Part (a) asks to differentiate the equation.

Part (b) asks to find the gradient of the tangent at a particular point on the curve.

Part (c) builds on from part (b), asking to determine the equation of the tangent at this particular point.

*2018 Mathematics Studies November Paper 1 Question 11 – 18N.1.studies.TZ0.11 – N18/5/MATSD/SP1/ENG/TZ0/XX*

**Paper 1 – Question 12**

**Topic 1**: Geometry & Trigonometry

**Sub Topic**: Coordinate Geometry

**Difficulty**: Hard

**Marks**: 6

Question 12 initially appears to be a triangle trigonometry question, as a triangle is presented at the start of the question. However, upon closer look, the question is actually a coordinate geometry question, asking to find gradients and equations of straight lines. It is given a ‘Hard’ difficulty rating, as parts (b) and (c) require a very strong understanding of coordinate geometry; gradients of lines, the relationships between gradients of perpendicular lines, and finding equations of straight lines and leaving it in a certain form.

Part (a) is a fairly simple start, asking to find the gradient of one of the triangle sides.

Part (b) is a step up in difficulty, asking to determine if one of the angles inside the triangle is a right angle or not. This requires an understanding that perpendicular lines meet at right angles, and therefore the question is essentially asking if the two side lengths are perpendicular. In order to determine this, an understanding of the relationship of the gradients of perpendicular lines is required.

Part (c) asks to find the equation of a straight line, and leave in standard form.

This question is one of the harder Coordinate Geometry questions found in a IB Maths Studies Paper 1 exam.

*2018 Mathematics Studies November Paper 1 Question 12 – 18N.1.studies.TZ0.12 – N18/5/MATSD/SP1/ENG/TZ0/XX*

**Paper 1 – Question 13**

**Topic**: Mathematical Models

**Sub Topic**: Quadratic Models

**Difficulty**: Easy (assuming confident calculator skills)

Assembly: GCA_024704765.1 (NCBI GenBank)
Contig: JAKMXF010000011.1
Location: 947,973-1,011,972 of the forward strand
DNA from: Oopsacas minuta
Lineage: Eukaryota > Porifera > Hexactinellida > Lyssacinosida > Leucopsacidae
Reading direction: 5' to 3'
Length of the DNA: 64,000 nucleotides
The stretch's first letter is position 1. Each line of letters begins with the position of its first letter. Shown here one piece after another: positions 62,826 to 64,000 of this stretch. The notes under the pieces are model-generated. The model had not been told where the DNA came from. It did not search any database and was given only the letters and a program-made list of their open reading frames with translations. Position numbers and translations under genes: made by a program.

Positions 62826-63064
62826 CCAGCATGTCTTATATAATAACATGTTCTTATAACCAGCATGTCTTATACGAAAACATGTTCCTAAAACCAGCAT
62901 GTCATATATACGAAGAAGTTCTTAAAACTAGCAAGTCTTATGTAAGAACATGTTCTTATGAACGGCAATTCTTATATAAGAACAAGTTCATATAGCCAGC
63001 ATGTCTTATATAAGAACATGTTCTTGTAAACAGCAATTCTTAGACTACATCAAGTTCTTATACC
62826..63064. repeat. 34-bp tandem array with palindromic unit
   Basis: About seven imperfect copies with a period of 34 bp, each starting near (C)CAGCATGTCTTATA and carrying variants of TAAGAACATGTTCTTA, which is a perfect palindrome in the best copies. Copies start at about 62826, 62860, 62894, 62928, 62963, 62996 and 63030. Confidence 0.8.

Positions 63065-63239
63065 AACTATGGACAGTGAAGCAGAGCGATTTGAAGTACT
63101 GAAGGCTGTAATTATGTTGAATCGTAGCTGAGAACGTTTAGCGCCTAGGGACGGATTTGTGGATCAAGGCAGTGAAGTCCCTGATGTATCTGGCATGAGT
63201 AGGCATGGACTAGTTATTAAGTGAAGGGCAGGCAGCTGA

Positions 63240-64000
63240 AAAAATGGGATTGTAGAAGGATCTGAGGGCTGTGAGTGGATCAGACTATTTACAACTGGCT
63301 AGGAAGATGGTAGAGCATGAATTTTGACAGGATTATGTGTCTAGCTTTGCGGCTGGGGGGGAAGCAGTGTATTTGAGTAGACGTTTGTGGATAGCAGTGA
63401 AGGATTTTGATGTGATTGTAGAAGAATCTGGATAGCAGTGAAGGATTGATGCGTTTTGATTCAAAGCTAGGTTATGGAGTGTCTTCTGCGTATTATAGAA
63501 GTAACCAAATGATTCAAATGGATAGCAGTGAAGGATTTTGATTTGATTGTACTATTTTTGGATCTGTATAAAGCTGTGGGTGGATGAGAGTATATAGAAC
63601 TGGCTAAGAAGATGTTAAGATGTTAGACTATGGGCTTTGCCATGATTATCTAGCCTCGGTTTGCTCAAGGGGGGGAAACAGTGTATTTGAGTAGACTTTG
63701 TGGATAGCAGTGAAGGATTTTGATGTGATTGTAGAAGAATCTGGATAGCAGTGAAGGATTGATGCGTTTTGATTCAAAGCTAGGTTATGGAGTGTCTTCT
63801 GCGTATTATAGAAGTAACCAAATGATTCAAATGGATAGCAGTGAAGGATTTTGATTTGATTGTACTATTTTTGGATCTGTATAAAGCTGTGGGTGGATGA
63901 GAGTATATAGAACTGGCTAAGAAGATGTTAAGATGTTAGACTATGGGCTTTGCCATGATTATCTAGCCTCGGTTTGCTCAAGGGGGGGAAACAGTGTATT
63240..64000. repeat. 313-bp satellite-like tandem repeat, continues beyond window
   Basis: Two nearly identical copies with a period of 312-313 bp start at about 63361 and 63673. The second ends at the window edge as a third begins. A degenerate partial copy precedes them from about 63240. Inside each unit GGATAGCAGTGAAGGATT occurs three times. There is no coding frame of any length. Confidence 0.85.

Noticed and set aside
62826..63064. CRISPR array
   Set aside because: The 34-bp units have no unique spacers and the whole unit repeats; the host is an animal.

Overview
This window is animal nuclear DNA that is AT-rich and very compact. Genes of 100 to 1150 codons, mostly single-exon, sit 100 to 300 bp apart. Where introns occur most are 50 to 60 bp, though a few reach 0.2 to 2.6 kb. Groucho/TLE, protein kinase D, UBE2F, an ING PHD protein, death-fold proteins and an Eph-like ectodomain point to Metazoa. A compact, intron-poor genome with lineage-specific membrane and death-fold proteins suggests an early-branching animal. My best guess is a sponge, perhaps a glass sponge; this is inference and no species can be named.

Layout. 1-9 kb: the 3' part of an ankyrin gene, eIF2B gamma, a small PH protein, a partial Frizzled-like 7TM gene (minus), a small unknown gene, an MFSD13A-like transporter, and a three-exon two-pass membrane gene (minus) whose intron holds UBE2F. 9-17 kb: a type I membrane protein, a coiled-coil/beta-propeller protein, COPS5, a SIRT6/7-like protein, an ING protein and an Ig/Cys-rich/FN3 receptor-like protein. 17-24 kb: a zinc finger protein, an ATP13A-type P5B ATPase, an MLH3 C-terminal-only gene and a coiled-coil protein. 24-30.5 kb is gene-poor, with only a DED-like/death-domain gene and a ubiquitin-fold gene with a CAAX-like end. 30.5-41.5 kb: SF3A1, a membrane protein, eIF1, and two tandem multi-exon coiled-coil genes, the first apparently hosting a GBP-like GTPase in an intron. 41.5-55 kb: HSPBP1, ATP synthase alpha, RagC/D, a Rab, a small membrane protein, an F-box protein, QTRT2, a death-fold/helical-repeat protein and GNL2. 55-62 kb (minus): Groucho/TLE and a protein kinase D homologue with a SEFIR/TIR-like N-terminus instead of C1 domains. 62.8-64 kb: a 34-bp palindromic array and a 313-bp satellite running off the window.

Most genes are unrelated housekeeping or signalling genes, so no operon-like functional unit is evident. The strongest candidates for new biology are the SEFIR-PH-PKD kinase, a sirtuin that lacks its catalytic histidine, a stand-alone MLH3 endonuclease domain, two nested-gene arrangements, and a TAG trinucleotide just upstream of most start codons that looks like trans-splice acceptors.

**Marks**: 6

Question 13 is the first quadratics question in this exam paper. The difficulty rating could either be ‘Easy’ if you are confident with your graphics calculator, or ‘Hard’ if you are trying to solve the questions by hand. The question involves a quadratic curve that represents the flight of a ball, thrown from a wall, landing on the ground below the wall and a distance away.

Part (a) asks to find the height of the wall.

Part (b) asks to find the maximum height that the ball reached.

Part (c) asks to find the distance from the bottom of the wall, to the location that the ball lands on the ground.

All three of these questions can be found very easily and quickly by entering the initially equation of the quadratic (provided in the question) into the graphing section of your calculator, then using the analysis functions to find the points of interest.

*2018 Mathematics Studies November Paper 1 Question 13 – 18N.1.studies.TZ0.13 – N18/5/MATSD/SP1/ENG/TZ0/XX*

**Paper 1 – Question 14**

**Topic**: Statistical Application

**Sub Topic**: Normal Distribution

**Difficulty**: Hard

**Marks**: 6

Question 14 is a Normal Distribution question, with a little bit of Conditional Probability at the end. It is a relatively hard question, one of the hard Normal Distribution questions seen on IB Maths Studies Exam Papers. The question involves a data set, with a mean and standard deviation provided.

Part (a) asks to find the value at which only 10% of the data is greater than that value. This requires an understanding of how to use the InverseNormal function on the calculator.

Part (b) is the opposite of part (a), asking what percentage of the data is greater than a certain value. This requires an understanding of how to use the NormalCdf function on the calculator